In 2018, U.S. businesses owned by women represented 40 percent of all enterprises, employed 9.2 million people and generated $1.8 trillion in revenue. Add to that the fact that women make up 43 percent of the nation’s top wealth — controlling more than half of it ($14 trillion) — and it probably seems like financial equity has come a long way.
The number of U.S. businesses owned by women in 2018
Not so fast. While it’s true that women’s financial outlook is brightening, women are still being paid only 78 cents for every dollar men earn. Women-owned businesses have it particularly tough, considering the problems they face in seeking venture capital to achieve significant growth.
Melinda Gates agrees. Gates is longtime co-chair of the Bill & Melinda Gates Foundation and, since 2016, philanthropist and investor at Pivotal Ventures — a Seattle-based venture capital company that invests in female- and minority-led businesses. “In 2017, which was a representative year, women received only 2 percent of venture capital funding,” she says. A recent U.S. Senate Committee on Small Business and Entrepreneurship study confirms it: Women receive only a small fraction of investor and venture capital funding, and women-led businesses comprised only 4.9 percent of venture capital deals. According to the report, “Women entrepreneurs face persistent institutional barriers that make achieving financial parity a serious challenge with lasting consequences.” Gates finds the hard truth in the data when she adds, “If you have a smart idea that you want to turn into a successful business, it helps to have funding. And if you’re looking for funding, the data suggests it helps to be a man.”
The amount women received of venture capital funding in 2017, which was a representative year
Human nature is partly to blame. As the U.S. Senate committee report illustrates, investors fund what they know — so when an investor doesn’t understand or can’t relate to a business idea, the chance of that person putting dollars toward it is relatively small. Women represent just 8 percent of the investing partners at the top 100 venture firms globally, so the decision makers for the majority of requests are male. However, when there are female partners in a venture capital firm, the chances that the firm invests in companies with a woman on the management team are doubled. They’re tripled for a company with a female CEO.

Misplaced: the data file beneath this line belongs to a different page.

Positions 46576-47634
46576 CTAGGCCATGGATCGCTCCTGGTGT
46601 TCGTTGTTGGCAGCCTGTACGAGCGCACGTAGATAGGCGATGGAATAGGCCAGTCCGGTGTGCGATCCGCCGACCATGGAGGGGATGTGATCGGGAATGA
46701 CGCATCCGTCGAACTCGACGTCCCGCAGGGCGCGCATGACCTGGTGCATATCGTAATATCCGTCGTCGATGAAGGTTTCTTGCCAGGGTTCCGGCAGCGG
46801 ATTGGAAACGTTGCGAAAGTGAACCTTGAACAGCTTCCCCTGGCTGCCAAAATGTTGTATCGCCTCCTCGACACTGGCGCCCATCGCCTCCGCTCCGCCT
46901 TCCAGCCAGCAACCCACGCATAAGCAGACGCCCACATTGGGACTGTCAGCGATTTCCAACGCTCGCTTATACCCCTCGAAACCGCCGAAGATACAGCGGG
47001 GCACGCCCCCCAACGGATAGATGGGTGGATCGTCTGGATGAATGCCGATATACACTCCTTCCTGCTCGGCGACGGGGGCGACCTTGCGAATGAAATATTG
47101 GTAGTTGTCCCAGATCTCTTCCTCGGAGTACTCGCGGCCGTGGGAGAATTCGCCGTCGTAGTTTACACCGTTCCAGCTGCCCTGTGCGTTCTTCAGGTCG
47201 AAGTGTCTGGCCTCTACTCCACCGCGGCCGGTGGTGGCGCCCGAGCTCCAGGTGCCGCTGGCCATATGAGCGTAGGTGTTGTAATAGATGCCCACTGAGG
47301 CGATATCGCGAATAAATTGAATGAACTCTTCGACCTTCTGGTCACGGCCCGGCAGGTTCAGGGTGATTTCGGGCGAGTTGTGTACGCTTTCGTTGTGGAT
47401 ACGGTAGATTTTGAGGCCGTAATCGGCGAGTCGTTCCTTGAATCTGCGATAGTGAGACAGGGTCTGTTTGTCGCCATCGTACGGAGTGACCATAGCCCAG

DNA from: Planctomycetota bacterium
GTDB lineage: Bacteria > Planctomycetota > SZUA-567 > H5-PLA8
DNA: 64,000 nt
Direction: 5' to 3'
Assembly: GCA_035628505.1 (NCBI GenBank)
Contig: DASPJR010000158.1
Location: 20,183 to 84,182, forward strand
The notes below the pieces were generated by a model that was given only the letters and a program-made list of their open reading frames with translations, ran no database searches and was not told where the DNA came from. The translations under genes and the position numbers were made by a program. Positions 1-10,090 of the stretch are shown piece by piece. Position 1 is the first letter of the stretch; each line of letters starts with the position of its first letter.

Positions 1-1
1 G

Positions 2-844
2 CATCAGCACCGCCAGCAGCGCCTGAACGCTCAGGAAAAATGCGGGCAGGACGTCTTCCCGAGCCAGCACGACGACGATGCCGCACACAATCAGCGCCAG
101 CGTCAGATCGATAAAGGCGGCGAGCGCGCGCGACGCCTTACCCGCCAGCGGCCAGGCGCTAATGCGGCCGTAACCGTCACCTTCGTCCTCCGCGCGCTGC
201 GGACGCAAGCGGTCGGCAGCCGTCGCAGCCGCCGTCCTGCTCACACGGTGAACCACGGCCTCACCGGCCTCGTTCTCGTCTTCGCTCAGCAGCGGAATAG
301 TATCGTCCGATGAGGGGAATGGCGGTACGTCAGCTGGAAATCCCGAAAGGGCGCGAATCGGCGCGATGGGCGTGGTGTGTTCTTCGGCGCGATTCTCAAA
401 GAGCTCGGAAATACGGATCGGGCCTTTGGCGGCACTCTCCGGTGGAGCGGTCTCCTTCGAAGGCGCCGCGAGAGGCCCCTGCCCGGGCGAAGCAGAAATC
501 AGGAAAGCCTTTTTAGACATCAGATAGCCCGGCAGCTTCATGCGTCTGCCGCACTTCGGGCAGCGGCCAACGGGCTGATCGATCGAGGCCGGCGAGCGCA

Despite the funding inequity, the reality of risk for a venture capitalist may actually be less when investing in a woman-led business. For example, the trading platform Quantopian conducted a study that placed the performance of women-led Fortune 1000 companies against the male-dominated S&P 500’s performance between 2002 and 2014. The results showed that the 80 women CEOs outperformed their S&P 500 counterparts by 226 percent.
The Changing Face of Business
When women have an equal chance of getting the financial backing they need to bring their best ideas to life, we’re going to see a new generation of products, services and companies that are going to fill unmet needs, close market gaps and better serve consumers.
Women are a powerful financial force in U.S. business, but, as the Senate committee report shows, the gender pay gap and unequal access to funding and financing leave women with few credit options and a small portion of venture capital to make a strong impact. As U.S. businesses continue to innovate, it will be even more vital to include more women in technologies such as artificial intelligence so that women’s perspectives are also represented. But with the under-representation of women in the hubs where these technologies are built, there’s a long road ahead. “Venture capitalists glorify disruptive innovation, but they keep expecting it to come from the same place,” Gates says. “It’s time we realize that the next Bill Gates probably isn’t going to look anything like the last one.”
With the vast gender disparity on display in venture capital firms as well as places such as Silicon Valley and Wall Street, experts like Gates warn that, unless venture capital firms move quickly to include everyone at the table, they will miss significant opportunities. Women are responsible for 86 percent of all household purchasing decisions, they note, so firms that don’t get on board to fund women-led companies and businesses that sell products aimed at women will be left behind.
Gates believes that investing in women is just better for business, too. “When women have an equal chance of getting the financial backing they need to bring their best ideas to life, we’re going to see a new generation of products, services and companies that are going to fill unmet needs, close market gaps and better serve consumers,” she says. “I think there’s a reason to be optimistic that more diversity at the top levels of business will also help create a better, more inclusive corporate culture.”